If only there was a game (series) that did that! :biggrin:
That¡s fine and dandy, but... It doesn't mean anything. That can apply to ANYTHING that causes some kind of experience, even when not directly related to the object, event or piece of media. Fallout 3 is art, expressive and subjective in experience, yes. As nigh all games. But that doesn't mean that it does so well. And no, game design is a huge part of the, you know, GAME. If it wasn't for it, games wouldn't be good games, they'd be good movies, good books, good shows.
What I can see is that Fallout 3 is an important game for you, that you appreciate deeply. But that's about as far from being objective as we are from the next habitable planetoid. I think all of us have a game that we have close to out hearts like that, be it because of the game itself, the moment where we played it; shortly, that mean to us. But surprise, they do have a pretty big chance of being terrible. To The Moon is one of the few games that have managed to make me cry and I can very confidently say that forcing someone fully conscious to play it would work very well as a torture method. The Legend Of Zelda: Spirit Tracks for the DS was the first title of the series I played, along all my school time friends while we all beat it at once, sharing our experiences and knowledge about the game, fantasizing about that Hyrule and its inhabitants. It so happens that it's one of the weakest titles in the series, even only considering the 2D titles. Pokémon nonwithstanding, Dragon Quest IX was my first (J)RPG to try. The personal involvement I had was one of the hugest I've had in any story, but it turns out it's a quite generic "let's kill the literal antichrist", the memorable party members were replaced with all customs, it was grindy as all hell and if you didn't have had the chance of getting the post-release updates, you had like 33% less content unless you cracked or emulated the game.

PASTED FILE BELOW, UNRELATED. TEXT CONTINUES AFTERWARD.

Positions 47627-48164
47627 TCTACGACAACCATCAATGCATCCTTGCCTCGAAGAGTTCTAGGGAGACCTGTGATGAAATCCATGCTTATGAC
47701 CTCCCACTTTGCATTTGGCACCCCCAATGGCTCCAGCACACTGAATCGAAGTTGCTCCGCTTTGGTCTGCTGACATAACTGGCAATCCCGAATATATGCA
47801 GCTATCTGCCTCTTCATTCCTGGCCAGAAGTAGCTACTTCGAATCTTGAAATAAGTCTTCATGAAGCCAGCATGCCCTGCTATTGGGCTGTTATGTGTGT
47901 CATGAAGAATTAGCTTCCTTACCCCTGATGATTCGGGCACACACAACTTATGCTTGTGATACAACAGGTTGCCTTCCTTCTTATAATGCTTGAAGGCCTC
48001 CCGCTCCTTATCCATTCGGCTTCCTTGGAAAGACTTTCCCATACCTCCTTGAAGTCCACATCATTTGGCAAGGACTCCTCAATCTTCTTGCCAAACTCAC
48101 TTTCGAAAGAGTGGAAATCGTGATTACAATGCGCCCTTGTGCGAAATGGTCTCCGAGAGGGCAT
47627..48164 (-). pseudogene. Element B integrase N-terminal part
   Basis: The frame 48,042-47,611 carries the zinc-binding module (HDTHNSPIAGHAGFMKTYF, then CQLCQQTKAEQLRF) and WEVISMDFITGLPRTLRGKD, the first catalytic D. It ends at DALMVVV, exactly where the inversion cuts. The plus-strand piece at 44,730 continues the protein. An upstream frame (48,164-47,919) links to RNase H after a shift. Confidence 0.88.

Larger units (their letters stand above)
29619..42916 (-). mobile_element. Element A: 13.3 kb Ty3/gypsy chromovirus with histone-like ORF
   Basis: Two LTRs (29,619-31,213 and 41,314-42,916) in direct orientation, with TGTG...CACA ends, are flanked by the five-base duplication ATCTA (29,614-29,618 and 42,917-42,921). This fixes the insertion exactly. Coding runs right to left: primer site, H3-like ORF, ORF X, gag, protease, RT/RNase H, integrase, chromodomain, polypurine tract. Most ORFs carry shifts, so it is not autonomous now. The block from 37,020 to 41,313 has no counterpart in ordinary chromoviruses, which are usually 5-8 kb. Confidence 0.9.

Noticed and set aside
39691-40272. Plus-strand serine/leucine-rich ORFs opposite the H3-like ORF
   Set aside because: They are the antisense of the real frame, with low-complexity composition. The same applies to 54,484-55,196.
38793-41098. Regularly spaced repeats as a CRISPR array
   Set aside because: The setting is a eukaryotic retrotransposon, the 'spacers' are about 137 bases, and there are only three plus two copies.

I could go on, but it's a part of enjoying videogames to sink in the experience. It's a wonderful thing only they really can do. Be it feeling like living and breathing that world, being in the "zone" in an action game, role-playing with friends, coordinating tactics for either your squadron of fellow players or controlled units. Imagining the endless expanse of space, or the dense maps.